To return to the overall Matthew 25 Eradicating Systemic Poverty page, click here.
To download PDFs of PC(USA) Resources list and Action Suggestions organized by the Five Spiritual Practices (worship, learn, relate, act, share) , please click here.
We will prioritize listening to, and responding alongside, communities as they identify needs, organize for solutions, and engage in advocacy for change.
- Learn about the model of Congregation Based Community Organizing, hear stories, and connect to possible CBCOs in your area.
- Use the Holy Discernment toolkit at from the Office of Public Witness to explore the biblical roots for our public policy advocacy and engagement in the public square. Sign up for action alerts that you can take individually and/or share with your congregation.
- Follow the Educate a Child Toolkit practical tools and starting points for congregations to begin direct service and advocacy for education. Designed to start or amend education-oriented ministry or education advocacy, this toolkit can be used online or downloaded.
- Involve children in taking action through activities included in One Great Hour of Sharing materials.
Act Action Suggestions
- Identify trusted, community-based, anti-poverty local organizations and leaders to join their campaigns and follow their lead on calls to actions and community meetings–not just politicians, but school social workers, healthcare providers, community organizers, pastors in different denominations and various sectors of the community.
- Consider joining a community organizing entity. Some suggestions include Direct Action & Research Training Center, Inc. (DART) in 10 states, Industrial Areas Foundation in 24 states, or Faith in Action in multiple locations.
- Consider joining the organizing efforts in your state with the Poor People’s Campaign.
- Advocate for legislation that helps to end poverty locally, in your state, nationally or internationally. Be mindful not to assume we know what is best- let action arise from listening to and building relationships with impacted communities. Choose advocacy that best suits your congregation and set a goal to follow it for the length of time that makes sense. Reflect along the way.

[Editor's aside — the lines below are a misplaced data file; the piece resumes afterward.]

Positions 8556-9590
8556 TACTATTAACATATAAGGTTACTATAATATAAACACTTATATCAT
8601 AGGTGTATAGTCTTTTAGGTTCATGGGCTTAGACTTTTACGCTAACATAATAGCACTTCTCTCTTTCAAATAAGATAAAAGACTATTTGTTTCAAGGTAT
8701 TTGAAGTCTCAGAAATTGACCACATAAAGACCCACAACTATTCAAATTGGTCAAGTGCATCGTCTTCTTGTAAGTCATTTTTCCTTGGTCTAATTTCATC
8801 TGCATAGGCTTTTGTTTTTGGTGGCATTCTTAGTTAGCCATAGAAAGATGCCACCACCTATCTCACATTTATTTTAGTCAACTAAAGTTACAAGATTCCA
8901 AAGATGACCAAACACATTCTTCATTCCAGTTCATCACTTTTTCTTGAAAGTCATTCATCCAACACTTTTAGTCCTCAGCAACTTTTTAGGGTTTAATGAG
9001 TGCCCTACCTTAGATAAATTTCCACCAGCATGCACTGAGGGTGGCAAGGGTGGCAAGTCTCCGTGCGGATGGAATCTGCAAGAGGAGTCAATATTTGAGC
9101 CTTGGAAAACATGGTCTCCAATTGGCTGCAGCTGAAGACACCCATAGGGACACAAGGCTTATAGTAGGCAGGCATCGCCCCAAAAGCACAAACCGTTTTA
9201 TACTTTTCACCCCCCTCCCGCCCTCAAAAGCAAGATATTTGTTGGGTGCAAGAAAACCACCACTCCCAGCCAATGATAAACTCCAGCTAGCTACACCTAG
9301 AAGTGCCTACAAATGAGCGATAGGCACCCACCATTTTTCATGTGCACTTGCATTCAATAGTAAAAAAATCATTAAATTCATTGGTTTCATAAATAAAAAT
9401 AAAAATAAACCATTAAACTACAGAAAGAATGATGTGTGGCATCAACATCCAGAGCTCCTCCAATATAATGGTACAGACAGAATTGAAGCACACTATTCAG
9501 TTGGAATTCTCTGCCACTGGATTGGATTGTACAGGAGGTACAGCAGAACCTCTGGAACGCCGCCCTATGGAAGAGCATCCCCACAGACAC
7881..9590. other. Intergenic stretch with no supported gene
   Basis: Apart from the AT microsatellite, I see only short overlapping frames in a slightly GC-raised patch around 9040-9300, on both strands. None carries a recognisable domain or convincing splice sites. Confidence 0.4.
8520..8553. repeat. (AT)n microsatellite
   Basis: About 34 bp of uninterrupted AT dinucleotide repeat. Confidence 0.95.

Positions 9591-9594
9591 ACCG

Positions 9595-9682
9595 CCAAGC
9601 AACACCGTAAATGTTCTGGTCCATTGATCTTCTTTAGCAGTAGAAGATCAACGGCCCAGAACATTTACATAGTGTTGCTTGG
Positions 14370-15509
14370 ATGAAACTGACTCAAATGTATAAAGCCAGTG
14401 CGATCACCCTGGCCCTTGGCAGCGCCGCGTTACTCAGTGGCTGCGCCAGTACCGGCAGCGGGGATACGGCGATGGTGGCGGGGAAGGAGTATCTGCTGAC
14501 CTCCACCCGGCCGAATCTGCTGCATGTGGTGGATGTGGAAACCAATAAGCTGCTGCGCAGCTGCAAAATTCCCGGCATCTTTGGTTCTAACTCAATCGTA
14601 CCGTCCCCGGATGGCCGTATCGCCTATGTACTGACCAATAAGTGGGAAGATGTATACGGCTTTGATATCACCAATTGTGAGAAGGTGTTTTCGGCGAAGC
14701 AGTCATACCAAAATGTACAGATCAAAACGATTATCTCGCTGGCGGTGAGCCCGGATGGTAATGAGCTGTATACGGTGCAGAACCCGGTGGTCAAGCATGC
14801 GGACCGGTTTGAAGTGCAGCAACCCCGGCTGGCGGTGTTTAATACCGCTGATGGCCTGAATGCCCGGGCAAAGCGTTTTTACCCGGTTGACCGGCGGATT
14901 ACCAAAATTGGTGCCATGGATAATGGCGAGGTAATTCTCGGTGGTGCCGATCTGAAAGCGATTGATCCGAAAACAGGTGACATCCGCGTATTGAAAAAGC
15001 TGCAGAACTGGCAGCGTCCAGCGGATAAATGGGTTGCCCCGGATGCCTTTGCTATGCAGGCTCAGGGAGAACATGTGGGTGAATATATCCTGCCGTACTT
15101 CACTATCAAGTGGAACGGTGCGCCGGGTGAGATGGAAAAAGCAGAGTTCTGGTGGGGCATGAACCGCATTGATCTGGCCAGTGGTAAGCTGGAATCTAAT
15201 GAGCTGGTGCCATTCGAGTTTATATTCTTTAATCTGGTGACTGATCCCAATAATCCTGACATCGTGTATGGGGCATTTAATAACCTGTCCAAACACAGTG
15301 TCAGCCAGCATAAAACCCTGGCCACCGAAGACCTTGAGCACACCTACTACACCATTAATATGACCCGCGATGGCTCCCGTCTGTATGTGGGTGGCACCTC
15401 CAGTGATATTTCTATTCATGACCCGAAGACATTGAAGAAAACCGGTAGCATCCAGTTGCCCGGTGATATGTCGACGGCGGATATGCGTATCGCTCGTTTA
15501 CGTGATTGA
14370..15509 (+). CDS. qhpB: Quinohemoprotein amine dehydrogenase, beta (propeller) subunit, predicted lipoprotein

- National foci recommended as legislative priorities by the Poor People’s Campaign include many that have Presbyterian policy and programming history, such as Guaranteed Minimum Wage, Voting Rights/Civil Rights, and Immigration Reform. Choose one or more of the PPC priorities as your focus. For Presbyterian policy connections, see the Advisory Committee on Social Witness Policy.
- Global legislation advocacy, recommended by Bread for the World, could focus on the Global Nutrition Act.
- Office of Public Witness action alerts available at https://www.votervoice.net/PCUSA/campaigns
- Adopt a focused campaign to address root causes of poverty in your community and across the country:
- “End Cash Bail” to stop those who are poor from having more impacts of the criminal justice system than those who can afford bail easily. Contribute to the Bail Project bailproject.org. Read about Presbyterian involvement: pcusa.org/news/2019/6/12/louisville-area-presbyterians-and-their-friends-ra/
- “We Choose Welcome” to support refugees in our community. Posters, resources, and suggestions for advocacy at presbyterianmission.org/we-choose-welcome/. Download an action guide at presbyterianmission.org/resource/choose-welcome-action-guide/.
- “Support Affordable Housing” through community organizing, funding local affordable housing trust funds in your city, and working through local non-profit organizations. To learn more and/or to connect to models of community organizing working on affordable housing, visit pcusa.org/cbco, or watch 7 minute video about housing and Matthew 25 commitments at youtube.com/watch?v=c8EuFMPLJkM.
- “Support Fair Food and Farmworkers” through standing with the Alliance for Fair Food and the Coalition of Immokalee Workers, a long-standing Presbyterian partnership.
- “Help Abolish Medical Debt” for pennies on the dollar. One dollar can abolish $100 worth of medical debt for qualified individuals in the United States. Learn more at RIP Medical Debt.
To see resources and action steps for other spiritual disciples of eradicating poverty and building communities of well-being, click on one of the other practices. To return to the overall Matthew 25 Eradicating Systemic Poverty page, click here.